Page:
Friday, March 19, 2010

Economics as a Moral Science?

I am quickly dashing off the text for lecture for the Campus Peace Institute. What I have is a bit rough, but I would appreciate any feedback.


Click here:


John said...

Keynes never for a moment seemed to take into account who tyranny can work
in a market economy, which was capable of enslaving people or cutting corners by putting people in
mortal danger in the workplace.

A professor of Russian history explained the philosophical split between Lenin and Trotsky in economic terms. Trotsky, the purist, remained bent on world revolution while Lenin advanced the idea of "revolution in one country." But even Lenin admitted that as long as there were input (capital, resources, commerce) from outside, no revolution could be considered pure.

Like a shark, capitalism must move forward or die.

There is a chain-letter quality about all economic activity which presupposes some measure of demand for every type and variant of supply. Hence the ubiquitous application of "new" and "improved" variants on perfectly acceptable basic products. There is no compelling reason to replace reliable transportation until the old one becomes more trouble than it's worth. Or yet another variant on breakfast or footwear. Nevertheless we are drawn to blings and bangs like ants to a picnic and call such irrational behavior "progress," advertising those trends to other countries as proper "development."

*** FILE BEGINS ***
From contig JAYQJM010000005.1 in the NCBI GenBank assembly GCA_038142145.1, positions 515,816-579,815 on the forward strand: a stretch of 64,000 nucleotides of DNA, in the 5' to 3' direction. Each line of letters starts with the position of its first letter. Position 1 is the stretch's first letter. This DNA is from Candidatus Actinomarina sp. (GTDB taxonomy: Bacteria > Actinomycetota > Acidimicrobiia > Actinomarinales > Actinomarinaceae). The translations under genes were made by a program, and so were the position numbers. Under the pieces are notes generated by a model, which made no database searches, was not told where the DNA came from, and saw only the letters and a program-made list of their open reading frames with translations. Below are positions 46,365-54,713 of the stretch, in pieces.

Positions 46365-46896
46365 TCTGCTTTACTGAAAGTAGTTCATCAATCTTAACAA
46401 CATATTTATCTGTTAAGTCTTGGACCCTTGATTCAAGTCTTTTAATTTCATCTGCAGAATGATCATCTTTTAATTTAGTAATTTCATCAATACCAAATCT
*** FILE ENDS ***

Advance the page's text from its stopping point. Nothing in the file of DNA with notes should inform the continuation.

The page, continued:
So where is the morality in all this? The question turns on a risk-reward metric. At what cost in predictable human exploitation do we use the terms "economic activity" and "progress" in the same sentence? Or are lives lost or lifestyles impaired irrelevant to the debate?

michael perelman said...

Nice touch. I may try to steal some of it.

John said...

Help yourself.

While you're at it, see if you can run down a report I heard last week that a few countries did not fare too badly during the global financial meltdown of 2008 thanks to a contrary view of capital flows. The prevailing view that unrestricted flows of money is a priori "good" (there;s that morality meme again). But at some point too much capital can become risky, if not dangerous. Why? Because although inflows may be an economic windfall, sudden outflows can be catastrophic.

The popular notions of progress and development are for nations the same as those of consumers, writ large. The unpredictable, capricious behavior of crowds is combustible. And I don't need to instruct an economics expert about investment crowds.

TheTrucker said...

It may be entirely possible for economics to be a strictly moral science so long as the basics are agreed. Moral derives form Latin "moralis" which simply means "of manner and custom". In other words, we all agree on what is "right". And I would offer that many of us have a very serious problem with privatization of natural resources, i.e. "real property".

We believe that the greater good is served when rightful ownership applies only to produced goods. And even then, the producer owes all of those who no longer have access to that which was taken from the commons. Until the harvester or producer arrived, all had equal and rightful access. So long as that taken is not scare then nothing is owed. But such abundance ends in the face of increasing population.